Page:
Sen. Sanders: If Lieberman filibusters health reform, force it through
Facing the threat of a filibuster by Senator Joe Lieberman (I-CN) over the public option remaining in Democrats’ health reform bill, Senator Bernie Sanders (I-VT) does not seem gravely concerned.
Should Lieberman try to prevent the bill from coming to a vote, “there are other ways that we have to proceed,” Sanders told MSNBC’s Rachel Maddow on Monday. “I would strongly support those other ways.”
Sanders was referring to budget reconciliation, a bureaucratic tactic that has been used repeatedly to push through Congress controversial measures that could not acquire a super-majority of 60 or more votes. Under reconciliation, a measure only needs a simple majority of 50 votes to pass.
Sixty U.S. Senators currently caucus with Democrats.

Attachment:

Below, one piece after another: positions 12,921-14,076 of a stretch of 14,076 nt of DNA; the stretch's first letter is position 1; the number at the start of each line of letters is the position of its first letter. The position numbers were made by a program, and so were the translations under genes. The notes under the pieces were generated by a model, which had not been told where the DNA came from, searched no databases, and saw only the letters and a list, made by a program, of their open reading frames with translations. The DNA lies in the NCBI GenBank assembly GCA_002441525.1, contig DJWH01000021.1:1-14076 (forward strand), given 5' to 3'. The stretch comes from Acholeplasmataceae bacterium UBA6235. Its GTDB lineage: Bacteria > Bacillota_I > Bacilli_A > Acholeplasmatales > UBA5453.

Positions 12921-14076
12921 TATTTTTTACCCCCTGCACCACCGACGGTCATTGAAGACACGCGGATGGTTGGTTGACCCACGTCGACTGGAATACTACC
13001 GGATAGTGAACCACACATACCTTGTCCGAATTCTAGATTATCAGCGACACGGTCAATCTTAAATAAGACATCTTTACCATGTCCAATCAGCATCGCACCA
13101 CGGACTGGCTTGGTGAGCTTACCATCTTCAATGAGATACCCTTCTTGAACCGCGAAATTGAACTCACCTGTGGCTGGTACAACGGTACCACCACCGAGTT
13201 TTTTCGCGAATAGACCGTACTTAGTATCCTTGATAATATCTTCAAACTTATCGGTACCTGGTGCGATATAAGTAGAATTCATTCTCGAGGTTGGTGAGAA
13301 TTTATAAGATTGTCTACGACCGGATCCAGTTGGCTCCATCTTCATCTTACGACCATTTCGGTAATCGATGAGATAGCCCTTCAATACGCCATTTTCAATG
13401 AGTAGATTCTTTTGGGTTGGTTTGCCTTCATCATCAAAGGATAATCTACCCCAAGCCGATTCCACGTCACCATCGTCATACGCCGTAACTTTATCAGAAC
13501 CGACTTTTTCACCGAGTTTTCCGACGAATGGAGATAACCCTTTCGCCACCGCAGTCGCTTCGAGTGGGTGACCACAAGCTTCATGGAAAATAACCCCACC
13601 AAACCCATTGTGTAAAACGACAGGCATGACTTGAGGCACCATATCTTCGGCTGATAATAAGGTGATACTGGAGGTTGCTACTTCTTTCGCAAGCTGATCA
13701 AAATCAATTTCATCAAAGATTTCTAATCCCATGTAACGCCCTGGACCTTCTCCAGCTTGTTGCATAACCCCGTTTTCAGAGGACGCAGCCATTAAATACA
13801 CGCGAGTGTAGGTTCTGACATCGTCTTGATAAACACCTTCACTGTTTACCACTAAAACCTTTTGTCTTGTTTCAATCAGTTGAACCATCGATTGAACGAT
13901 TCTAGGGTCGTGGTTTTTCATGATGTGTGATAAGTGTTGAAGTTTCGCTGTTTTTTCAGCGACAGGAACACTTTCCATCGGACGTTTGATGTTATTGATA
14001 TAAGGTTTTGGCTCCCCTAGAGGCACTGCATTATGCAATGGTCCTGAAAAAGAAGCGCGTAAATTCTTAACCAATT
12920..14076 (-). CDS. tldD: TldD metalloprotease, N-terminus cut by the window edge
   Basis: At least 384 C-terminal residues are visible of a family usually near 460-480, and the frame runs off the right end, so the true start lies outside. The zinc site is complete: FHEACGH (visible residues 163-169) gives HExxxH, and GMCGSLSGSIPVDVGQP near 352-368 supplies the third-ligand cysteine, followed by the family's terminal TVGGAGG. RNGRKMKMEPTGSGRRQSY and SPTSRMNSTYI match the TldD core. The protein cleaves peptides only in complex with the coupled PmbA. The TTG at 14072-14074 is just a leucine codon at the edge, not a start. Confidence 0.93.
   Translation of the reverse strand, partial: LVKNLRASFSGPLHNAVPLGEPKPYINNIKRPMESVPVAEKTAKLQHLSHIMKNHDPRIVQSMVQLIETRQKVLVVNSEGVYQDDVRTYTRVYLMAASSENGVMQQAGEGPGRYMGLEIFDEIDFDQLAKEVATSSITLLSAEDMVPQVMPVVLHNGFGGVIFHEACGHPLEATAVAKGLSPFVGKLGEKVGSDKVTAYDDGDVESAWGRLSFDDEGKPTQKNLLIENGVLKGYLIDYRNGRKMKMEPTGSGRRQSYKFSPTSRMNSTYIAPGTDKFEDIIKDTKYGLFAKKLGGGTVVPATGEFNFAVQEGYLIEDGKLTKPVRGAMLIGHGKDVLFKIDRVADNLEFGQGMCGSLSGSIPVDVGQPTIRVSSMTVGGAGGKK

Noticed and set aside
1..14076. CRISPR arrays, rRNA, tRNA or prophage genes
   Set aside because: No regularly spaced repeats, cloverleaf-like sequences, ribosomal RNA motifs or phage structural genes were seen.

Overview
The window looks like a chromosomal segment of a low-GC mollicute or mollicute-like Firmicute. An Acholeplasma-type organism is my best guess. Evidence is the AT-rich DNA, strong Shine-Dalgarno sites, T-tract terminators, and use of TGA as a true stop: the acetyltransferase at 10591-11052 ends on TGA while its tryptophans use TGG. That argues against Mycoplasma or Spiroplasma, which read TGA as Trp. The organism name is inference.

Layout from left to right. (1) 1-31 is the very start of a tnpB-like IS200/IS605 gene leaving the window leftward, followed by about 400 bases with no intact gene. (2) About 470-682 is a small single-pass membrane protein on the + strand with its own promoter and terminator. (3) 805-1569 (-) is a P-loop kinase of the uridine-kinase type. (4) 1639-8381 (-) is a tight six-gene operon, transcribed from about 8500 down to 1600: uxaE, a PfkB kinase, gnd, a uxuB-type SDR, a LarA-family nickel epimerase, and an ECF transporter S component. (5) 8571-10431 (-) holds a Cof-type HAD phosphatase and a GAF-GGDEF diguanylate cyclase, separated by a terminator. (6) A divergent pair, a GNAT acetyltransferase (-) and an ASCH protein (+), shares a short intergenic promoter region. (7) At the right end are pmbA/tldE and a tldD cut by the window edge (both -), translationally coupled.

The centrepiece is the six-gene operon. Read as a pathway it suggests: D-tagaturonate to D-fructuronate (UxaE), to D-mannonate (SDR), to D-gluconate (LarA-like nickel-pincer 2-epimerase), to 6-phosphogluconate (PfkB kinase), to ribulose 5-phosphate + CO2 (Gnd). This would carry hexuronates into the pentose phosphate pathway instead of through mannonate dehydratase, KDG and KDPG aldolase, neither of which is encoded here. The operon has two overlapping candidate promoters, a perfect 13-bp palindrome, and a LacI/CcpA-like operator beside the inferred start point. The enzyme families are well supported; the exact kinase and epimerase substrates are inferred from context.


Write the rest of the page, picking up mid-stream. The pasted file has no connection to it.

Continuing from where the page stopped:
While congressional Republicans tend to howl at even the threat of such a measure being used to pass legislation they are opposed to, the GOP used reconciliation against Democrats in 1980, 1982, 1983, 1985, 1986, 1987, 1989, 1990, 1993, 1995, 1996, 1997, 1999, 2000, 2001, 2003 and 2005, according to MSNBC host Keith Olbermann.
“The American people overwhelmingly want a public option, for a variety of reasons,” Sen. Sanders said. “Correctly, they want a choice between a private insurance company and a Medicare-type plan, and they should have that choice. And, maybe even more importantly, if we’re serious about cost containment — if we’re serious about the United States now spending almost twice as much per person on health care as any other country — you’re going to need somebody, some entity, competing with the private insurance companies so they don’t continue to raise their rates and raise their rates. And that’s what a public option does.”
Also appearing on MSNBC Monday was Sen. Sheldon Whitehouse (D-RI), who predicted on Keith Olbermann’s program that a package of health reforms would pass before Christmas.
This video is from MSNBC’s The Rachel Maddow Show, broadcast Nov. 9, 2009.